When the evening was coming on, the missionaries commanded the natives (who were constantly laughing and talking) to be silent, and then they sang a hymn, and one of them prayed. They liked to praise God before the natives, that these poor heathen might be led to inquire about him. The missionaries then requested the natives



to go away, and not to return till the morning; and when they were gone, the little band of Christians held their regular family worship alone and undisturbed. They supped upon the remains of their dinner, and for the first time slept on a heathen shore. Their hearts were overflowing with thankfulness to God for having brought them across the ocean to this distant spot, and for having inclined the hearts of strangers to receive them so kindly. All they desired was, that their message might be believed, and that the Lord might be honoured by these poor idolaters.

The next day was Thursday. Early in the morning the natives came to the house, and boiled the water, and prepared cocoa-nuts and bread-fruit for the missionaries' breakfast.

The missionaries had not yet finished fitting up the house, so that they continued to work hard. However, they went to the ship to dinner, and some of the natives went with them. Otu went in his canoe ; but not being able, on account of his sacredness, to enter the ship, he remained paddling near in his canoe, and called out for something to eat. The captain sent him half a roast pig in a dish and some biscuit. Otu, highly delighted, paddled to the shore with his present.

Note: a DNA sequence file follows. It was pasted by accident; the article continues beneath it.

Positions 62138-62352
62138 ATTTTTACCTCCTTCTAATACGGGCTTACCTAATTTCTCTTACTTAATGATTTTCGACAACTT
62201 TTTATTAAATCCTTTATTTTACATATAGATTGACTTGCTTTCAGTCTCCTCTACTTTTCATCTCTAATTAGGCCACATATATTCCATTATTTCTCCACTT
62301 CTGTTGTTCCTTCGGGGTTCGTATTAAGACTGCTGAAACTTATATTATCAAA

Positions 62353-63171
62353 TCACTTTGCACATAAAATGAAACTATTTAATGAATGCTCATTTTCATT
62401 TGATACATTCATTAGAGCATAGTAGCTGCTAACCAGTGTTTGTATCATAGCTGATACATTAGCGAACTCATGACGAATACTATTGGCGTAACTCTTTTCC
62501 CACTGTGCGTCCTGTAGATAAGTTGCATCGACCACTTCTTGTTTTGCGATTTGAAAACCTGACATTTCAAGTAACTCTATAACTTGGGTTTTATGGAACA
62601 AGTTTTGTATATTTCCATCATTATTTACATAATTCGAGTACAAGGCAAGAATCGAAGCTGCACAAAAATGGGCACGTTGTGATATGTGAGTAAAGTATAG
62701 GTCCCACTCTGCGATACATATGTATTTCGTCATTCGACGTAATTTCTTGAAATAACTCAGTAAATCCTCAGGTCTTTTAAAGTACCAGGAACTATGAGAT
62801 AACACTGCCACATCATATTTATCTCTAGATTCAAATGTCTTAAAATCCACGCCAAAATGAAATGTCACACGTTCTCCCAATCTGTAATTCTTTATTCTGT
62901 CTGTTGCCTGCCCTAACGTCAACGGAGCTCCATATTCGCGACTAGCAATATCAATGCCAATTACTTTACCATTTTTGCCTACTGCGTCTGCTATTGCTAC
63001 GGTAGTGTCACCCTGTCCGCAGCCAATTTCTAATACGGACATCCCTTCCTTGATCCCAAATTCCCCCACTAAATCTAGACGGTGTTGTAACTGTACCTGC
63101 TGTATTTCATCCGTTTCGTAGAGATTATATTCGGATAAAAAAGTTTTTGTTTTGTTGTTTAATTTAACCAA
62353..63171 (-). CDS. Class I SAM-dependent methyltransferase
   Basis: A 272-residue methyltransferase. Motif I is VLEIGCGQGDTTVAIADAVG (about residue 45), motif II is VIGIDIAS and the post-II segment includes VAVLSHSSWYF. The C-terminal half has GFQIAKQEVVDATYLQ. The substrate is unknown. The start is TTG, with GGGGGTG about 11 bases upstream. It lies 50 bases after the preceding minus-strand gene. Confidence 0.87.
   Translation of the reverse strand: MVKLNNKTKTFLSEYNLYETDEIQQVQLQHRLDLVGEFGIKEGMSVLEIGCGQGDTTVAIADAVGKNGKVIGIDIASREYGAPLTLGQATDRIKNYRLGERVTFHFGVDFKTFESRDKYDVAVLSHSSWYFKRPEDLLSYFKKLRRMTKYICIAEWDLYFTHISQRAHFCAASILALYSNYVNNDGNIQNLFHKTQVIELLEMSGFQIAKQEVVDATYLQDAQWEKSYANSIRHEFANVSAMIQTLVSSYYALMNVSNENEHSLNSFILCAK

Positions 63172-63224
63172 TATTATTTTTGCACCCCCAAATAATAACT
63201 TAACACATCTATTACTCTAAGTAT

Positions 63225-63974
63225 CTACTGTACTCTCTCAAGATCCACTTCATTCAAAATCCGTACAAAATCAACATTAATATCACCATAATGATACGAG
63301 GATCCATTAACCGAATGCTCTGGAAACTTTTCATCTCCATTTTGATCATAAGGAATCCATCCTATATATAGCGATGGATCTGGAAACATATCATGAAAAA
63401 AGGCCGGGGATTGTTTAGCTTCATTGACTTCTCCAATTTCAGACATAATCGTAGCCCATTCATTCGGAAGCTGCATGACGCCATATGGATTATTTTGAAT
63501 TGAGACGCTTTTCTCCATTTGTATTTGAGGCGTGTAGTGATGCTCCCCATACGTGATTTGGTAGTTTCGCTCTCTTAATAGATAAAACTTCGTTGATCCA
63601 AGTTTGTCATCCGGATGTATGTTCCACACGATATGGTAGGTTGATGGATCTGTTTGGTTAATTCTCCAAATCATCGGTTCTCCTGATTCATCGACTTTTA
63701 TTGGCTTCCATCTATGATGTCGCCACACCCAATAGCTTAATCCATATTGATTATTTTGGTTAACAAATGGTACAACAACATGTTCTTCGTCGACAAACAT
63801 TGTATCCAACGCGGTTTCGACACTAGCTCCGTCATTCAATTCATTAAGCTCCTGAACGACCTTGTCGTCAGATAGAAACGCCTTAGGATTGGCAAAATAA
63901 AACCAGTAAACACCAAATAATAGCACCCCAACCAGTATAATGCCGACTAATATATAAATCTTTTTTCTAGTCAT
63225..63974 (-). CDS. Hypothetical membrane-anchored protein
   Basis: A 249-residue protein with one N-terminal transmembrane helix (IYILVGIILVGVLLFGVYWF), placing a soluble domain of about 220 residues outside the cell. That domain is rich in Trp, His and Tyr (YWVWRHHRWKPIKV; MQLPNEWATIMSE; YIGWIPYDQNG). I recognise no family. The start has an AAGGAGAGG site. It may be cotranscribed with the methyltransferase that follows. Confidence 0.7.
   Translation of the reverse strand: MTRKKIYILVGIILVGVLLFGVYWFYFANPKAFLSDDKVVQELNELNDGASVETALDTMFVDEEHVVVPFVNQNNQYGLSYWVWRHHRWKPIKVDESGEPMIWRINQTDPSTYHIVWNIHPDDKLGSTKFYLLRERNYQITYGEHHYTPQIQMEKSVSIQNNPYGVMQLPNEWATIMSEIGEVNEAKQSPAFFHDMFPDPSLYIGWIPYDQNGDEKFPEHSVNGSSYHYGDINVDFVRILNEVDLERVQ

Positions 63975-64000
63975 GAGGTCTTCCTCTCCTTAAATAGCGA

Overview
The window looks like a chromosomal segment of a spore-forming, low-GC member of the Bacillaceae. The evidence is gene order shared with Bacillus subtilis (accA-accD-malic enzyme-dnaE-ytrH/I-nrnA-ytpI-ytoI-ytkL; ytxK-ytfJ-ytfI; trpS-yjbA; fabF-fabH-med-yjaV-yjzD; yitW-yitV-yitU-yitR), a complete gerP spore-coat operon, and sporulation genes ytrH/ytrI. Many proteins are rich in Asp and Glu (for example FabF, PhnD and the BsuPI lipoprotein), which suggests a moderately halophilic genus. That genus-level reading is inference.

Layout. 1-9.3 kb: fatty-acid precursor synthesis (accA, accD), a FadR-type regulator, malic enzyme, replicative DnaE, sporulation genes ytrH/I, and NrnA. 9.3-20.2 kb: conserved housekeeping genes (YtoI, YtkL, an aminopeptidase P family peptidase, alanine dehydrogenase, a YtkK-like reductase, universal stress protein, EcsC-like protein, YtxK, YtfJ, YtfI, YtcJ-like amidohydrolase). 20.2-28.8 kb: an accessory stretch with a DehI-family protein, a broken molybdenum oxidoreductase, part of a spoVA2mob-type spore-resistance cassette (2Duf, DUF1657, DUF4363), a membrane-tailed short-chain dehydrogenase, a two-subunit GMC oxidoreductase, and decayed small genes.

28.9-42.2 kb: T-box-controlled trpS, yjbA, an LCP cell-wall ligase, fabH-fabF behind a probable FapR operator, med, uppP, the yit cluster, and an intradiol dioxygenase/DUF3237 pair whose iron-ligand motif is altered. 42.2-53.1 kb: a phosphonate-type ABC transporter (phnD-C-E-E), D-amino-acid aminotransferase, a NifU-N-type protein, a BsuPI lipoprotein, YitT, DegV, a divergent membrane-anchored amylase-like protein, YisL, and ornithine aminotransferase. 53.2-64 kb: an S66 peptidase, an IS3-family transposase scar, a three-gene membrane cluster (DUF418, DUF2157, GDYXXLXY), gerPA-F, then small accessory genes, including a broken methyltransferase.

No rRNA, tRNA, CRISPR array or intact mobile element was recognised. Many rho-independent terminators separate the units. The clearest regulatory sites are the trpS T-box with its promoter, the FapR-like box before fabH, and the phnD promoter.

The missionaries returned after dinner to their work; but they did not find the natives



on the

so active as before. They were now tired of fetching bamboos ; but, upon a reward being promised, they brought by evening a good quantity.

So many presents of food arrived, that the missionaries began to fear they should not be able to make as many presents in return as the givers would expect, who they knew were interested, covetous creatures.

On Friday the captain came early from the ship with a box in his boat containing dresses for the king and queen.